A coalition of voting-rights groups has unveiled six possible maps for the Florida Senate's 40 districts, setting up a court battle that could boost Democrats' hopes of retaking a toehold in state government now dominated by Republicans.
The maps, released Wednesday shortly before midnight, will be considered by Leon County Circuit Judge George Reynolds. He will decide among the plans submitted by the League of Women Voters of Florida and Common Cause Florida, the plaintiffs in a long-running legal fight, and a proposal floated earlier Wednesday by Senate leaders.
Reynolds' recommendation of a map, which will follow a hearing held Dec. 14 through Dec. 18, will ultimately go to the Florida Supreme Court.
Whichever plan is selected will be used instead of the current map, crafted by lawmakers in 2012. The new proposals came after a legal settlement between the Senate and the voting-rights organizations. In the settlement, the Legislature conceded that the current districts were likely to be struck down for violating the anti-gerrymandering "Fair Districts" standards approved by voters in 2010.
Reynolds must select a map after a special redistricting session focused on the Senate lines collapsed this month without an agreement between the House and Senate on which map to approve.
Three of the plans submitted by the voting-rights groups on Wednesday would create a fourth seat in Miami-Dade County meant to elect a candidate preferred by Latinos; the other maps stick with the current three Hispanic seats in the county. Some South Florida lawmakers, including Sen. Miguel Diaz de la Portilla, R-Miami, have argued that the effort to draw four such seats in the county could actually weaken Hispanic voting strength too much in some of the districts.
Opponents have countered that proposals during the recent session that were purportedly meant to maintain Hispanic voting strength in Miami were actually a cover for separating incumbents who could be stuck together in some districts. A brief filed by the voting-rights groups with their maps suggests they have fixed that by producing the maps with three districts. Each of those plans "does not suffer from the ... infirmity of favoring a political party or incumbents," the organizations said.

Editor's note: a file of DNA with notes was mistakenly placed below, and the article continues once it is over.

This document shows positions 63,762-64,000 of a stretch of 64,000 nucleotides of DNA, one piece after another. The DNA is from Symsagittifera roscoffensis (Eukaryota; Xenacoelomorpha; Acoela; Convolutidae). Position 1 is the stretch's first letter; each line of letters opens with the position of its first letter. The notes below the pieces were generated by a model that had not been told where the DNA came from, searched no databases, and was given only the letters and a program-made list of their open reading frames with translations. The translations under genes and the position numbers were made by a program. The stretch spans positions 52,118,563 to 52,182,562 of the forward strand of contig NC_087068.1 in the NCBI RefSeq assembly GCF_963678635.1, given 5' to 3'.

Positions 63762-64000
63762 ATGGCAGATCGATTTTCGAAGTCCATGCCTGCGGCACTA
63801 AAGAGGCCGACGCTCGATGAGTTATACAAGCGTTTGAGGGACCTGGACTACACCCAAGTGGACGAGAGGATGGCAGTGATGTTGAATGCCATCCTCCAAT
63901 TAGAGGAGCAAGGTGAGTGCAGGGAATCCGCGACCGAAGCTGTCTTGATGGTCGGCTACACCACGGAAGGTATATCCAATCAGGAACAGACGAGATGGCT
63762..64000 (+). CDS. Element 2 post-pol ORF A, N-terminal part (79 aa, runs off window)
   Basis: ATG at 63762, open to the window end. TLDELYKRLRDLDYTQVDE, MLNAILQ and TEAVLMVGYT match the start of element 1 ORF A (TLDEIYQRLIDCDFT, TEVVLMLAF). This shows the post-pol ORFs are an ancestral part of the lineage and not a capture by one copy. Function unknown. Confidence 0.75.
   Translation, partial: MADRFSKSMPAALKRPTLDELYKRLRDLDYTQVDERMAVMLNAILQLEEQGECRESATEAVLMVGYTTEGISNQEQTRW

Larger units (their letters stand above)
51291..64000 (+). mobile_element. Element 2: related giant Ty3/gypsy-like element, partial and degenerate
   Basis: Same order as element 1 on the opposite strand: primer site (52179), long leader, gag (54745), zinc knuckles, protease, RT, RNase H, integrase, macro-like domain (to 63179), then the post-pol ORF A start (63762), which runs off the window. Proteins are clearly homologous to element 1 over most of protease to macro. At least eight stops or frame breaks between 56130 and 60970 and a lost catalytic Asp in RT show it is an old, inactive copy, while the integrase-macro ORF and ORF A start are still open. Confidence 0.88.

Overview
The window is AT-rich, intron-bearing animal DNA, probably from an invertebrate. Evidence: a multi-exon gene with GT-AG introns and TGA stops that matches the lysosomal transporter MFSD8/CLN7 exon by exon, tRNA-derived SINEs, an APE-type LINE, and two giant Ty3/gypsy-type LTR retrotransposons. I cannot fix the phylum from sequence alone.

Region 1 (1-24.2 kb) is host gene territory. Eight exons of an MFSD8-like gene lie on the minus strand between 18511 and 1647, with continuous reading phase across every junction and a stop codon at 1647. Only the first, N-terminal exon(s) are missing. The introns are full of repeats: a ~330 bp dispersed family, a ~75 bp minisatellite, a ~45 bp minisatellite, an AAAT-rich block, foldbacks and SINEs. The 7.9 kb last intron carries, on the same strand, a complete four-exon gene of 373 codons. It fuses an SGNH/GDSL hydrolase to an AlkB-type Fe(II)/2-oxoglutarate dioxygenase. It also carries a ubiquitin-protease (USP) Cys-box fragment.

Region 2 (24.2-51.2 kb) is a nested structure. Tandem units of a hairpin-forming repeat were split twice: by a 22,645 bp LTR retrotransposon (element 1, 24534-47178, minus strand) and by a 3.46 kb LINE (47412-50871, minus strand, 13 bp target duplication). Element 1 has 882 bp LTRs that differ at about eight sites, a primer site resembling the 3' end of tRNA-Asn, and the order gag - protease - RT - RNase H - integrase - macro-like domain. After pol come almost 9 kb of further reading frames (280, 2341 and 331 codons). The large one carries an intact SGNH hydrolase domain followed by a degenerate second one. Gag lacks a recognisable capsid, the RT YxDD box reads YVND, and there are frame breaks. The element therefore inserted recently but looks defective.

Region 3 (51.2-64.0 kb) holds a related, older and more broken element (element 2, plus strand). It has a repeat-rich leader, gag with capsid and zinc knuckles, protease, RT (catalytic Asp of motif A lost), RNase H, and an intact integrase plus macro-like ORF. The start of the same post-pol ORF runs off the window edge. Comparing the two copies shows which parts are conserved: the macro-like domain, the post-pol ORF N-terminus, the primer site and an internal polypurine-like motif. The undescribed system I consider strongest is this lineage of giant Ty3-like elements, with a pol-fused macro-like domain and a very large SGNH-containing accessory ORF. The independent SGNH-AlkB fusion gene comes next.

But the new plaintiff-backed maps could change the state's political landscape in one key respect: All six could increase Democrats' odds of retaking the Senate for the first time since the 1990 elections. In all six of the maps, there are 19 or 20 districts that would have been carried by both Republican Gov. Rick Scott in his first run for re-election in 2010 and GOP presidential nominee Mitt Romney in 2012.
Meanwhile, the maps have 17 or 18 seats that went for former state Chief Financial Officer Alex Sink, the Democrat who opposed Scott in 2010, and President Barack Obama two years later. Anywhere from two to four seats swung between the two parties in the two elections, primarily voting for Republicans in the 2010 midterm elections, where GOP turnout is stronger, and for Democrats in 2012.
Earlier Wednesday, the Senate recommended to Reynolds a plan for the chamber's districts that was never voted on by either the House or Senate during the special session.
That proposal would essentially combine two "base maps" drawn by legislative aides in the run-up to the special session. Legislative leaders say that process insulated the base maps from political pressures that could have led to violations of the "Fair Districts" amendments.
According to a filing with Reynolds, the only difference between the new Senate plan and the base maps it combines is a "technical change" that "moved only 1,862 people" in South Florida.